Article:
In business and accounting, net income (total comprehensive income, net earnings, net profit, bottom line, gross profit, gross margin, sales profit, or credit sales) is an entity's income minus cost of goods sold, expenses and taxes for an accounting period. It is computed as the residual of all revenues and gains over all expenses and losses for the period, and has also been defined as the net increase in shareholders' equity that results from a company's operations. In the context of the presentation of financial statements, the IFRS Foundation defines net income as synonymous with profit and loss. The difference between revenue and the cost of making a product or providing a service, before deducting overheads, payroll, taxation, and interest payments. This is different from operating profit (earnings before interest and taxes).
A common synonym for net profit when discussing financial statements (which include a balance sheet and an income statement) is the bottom line. This term results from the traditional appearance of an income statement which shows all allocated revenues and expenses over a specified time period with the resulting summation on the bottom line of the report.
In simplistic terms, net profit is the money left over after paying all the expenses of an endeavor. In practice this can get very complex in large organizations or endeavors. The bookkeeper or accountant must itemise and allocate revenues and expenses properly to the specific working scope and context in which the term is applied.
Definitions of the term can, however, vary between the UK and US. In the US, net profit is often associated with net income or profit after tax (see table below).
The net profit margin percentage is a related ratio. This figure is calculated by dividing net profit by revenue or turnover, and it represents profitability, as a percentage.
It is a measure of the profitability of a venture after accounting for all costs and taxes. It is the actual profit, and includes the operating expenses that are excluded from gross profit.
Net income is usually calculated per annum, for each fiscal year. It is the same as net profit but a distinct accounting concept from profit, i.e. the amount of money the company has made before its company-specific deductions are subtracted. Net income can also be calculated by adding a company's operating income to non-operating income and then subtracting off taxes.
"How does a company decide whether it is successful or not? Probably the most common way is to look at the net profits of the business. Given that companies are collections of projects and markets, individual areas can be judged on how successful they are at adding to the corporate net profit."
Net income can be distributed among holders of common stock as a dividend or held by the firm as an addition to retained earnings. As profit and earnings are used synonymously for income (also depending on UK and US usage), net earnings and net profit are commonly found as synonyms for net income. Often, the term income is substituted for net income, yet this is not preferred due to the possible ambiguity. Net income is informally called the bottom line because it is typically found on the last line of a company's income statement (a related term is top line, meaning revenue, which forms the first line of the account statement).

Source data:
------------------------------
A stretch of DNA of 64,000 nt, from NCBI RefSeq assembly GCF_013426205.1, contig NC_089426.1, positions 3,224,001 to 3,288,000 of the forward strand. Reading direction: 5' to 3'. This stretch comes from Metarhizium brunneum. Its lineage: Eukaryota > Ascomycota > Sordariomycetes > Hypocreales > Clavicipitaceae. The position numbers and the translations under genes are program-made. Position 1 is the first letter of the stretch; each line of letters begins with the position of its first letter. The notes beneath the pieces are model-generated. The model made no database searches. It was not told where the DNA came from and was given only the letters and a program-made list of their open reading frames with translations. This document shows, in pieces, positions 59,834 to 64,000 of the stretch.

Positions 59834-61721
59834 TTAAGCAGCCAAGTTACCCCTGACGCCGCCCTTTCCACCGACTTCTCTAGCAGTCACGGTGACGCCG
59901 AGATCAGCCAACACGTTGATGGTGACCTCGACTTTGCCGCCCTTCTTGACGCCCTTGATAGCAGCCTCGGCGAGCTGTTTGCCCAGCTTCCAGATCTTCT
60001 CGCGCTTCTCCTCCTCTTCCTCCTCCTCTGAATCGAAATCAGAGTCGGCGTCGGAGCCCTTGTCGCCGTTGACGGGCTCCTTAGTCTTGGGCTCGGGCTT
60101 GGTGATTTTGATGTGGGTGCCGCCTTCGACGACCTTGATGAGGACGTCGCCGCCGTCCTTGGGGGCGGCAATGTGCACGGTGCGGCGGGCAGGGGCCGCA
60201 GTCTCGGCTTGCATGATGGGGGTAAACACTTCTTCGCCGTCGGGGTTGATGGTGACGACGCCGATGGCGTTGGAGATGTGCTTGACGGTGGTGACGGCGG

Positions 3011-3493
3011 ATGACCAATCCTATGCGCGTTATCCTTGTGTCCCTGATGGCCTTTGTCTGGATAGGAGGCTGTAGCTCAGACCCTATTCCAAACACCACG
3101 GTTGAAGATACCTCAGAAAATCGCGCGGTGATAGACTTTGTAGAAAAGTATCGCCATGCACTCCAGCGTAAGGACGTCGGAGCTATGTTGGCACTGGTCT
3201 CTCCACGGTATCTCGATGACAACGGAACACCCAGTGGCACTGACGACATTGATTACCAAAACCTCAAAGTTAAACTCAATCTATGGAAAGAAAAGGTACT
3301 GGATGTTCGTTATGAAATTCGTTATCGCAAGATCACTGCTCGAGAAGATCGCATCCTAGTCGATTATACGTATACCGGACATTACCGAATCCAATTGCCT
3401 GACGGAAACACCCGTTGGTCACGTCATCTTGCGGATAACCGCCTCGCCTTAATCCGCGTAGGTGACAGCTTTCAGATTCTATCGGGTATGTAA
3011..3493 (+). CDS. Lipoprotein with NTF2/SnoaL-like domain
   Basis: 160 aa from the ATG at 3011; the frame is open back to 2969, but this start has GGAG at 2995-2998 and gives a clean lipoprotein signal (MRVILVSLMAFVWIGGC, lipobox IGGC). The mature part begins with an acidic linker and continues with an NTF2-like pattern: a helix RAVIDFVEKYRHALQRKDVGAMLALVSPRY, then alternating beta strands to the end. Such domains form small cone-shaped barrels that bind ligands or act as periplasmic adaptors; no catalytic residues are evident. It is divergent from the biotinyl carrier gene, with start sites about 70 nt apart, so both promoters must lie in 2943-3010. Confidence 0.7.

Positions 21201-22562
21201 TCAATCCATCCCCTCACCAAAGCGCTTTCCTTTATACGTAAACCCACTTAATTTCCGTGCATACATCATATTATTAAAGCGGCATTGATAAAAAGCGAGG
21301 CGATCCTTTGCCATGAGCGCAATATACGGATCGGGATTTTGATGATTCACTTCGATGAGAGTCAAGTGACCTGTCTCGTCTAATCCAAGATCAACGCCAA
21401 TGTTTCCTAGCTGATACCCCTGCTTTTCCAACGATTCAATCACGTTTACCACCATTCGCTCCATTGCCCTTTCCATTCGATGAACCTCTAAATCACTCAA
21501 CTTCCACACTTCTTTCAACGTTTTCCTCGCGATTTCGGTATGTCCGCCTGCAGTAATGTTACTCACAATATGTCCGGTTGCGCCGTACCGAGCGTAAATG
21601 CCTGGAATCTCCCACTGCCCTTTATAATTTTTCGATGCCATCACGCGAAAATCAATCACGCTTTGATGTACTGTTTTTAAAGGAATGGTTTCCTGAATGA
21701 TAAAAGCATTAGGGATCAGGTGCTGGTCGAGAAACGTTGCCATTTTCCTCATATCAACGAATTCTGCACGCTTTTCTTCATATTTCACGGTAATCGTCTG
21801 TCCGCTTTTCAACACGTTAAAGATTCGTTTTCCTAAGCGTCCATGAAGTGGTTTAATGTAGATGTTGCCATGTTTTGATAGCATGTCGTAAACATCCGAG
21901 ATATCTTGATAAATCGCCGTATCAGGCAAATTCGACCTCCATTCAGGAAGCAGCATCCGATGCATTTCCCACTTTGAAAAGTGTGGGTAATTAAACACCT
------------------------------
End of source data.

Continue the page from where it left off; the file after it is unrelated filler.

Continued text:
The items deducted will typically include tax expense, financing expense (interest expense), and minority interest. Likewise, preferred stock dividends will be subtracted too, though they are not an expense. For a merchandising company, subtracted costs may be the cost of goods sold, sales discounts, and sales returns and allowances. For a product company advertising, manufacturing, and design and development costs are included.
Net profit: To calculate net profit for a venture (such as a company, division, or project), subtract all costs, including a fair share of total corporate overheads, from the gross revenues or turnover.
Net profit is a measure of the fundamental profitability of the venture. "It is the revenues of the activity less the costs of the activity. The main complication is . . . when needs to be allocated" across ventures. "Almost by definition, overheads are costs that cannot be directly tied to any specific" project, product, or division. "The classic example would be the cost of headquarters staff." "Although it is theoretically possible to calculate profits for any sub-(venture), such as a product or region, often the calculations are rendered suspect by the need to allocate overhead costs." Because overhead costs generally don't come in neat packages, their allocation across ventures is not an exact science.
Here is how you reach net profit on a P&L (Profit & Loss) account:
Another equation to calculate net income:
Net sales (revenue) - Cost of goods sold = Gross profit - SG&A expenses (combined costs of operating the company) - Research and development (R&D) = Earnings before interest, taxes, depreciation and amortization (EBITDA) - Depreciation and amortization = Earnings before interest and taxes (EBIT) - Interest expense (cost of borrowing money) = Earnings before taxes (EBT) - Tax expense = Net income (EAT)
Another equation to calculate net income: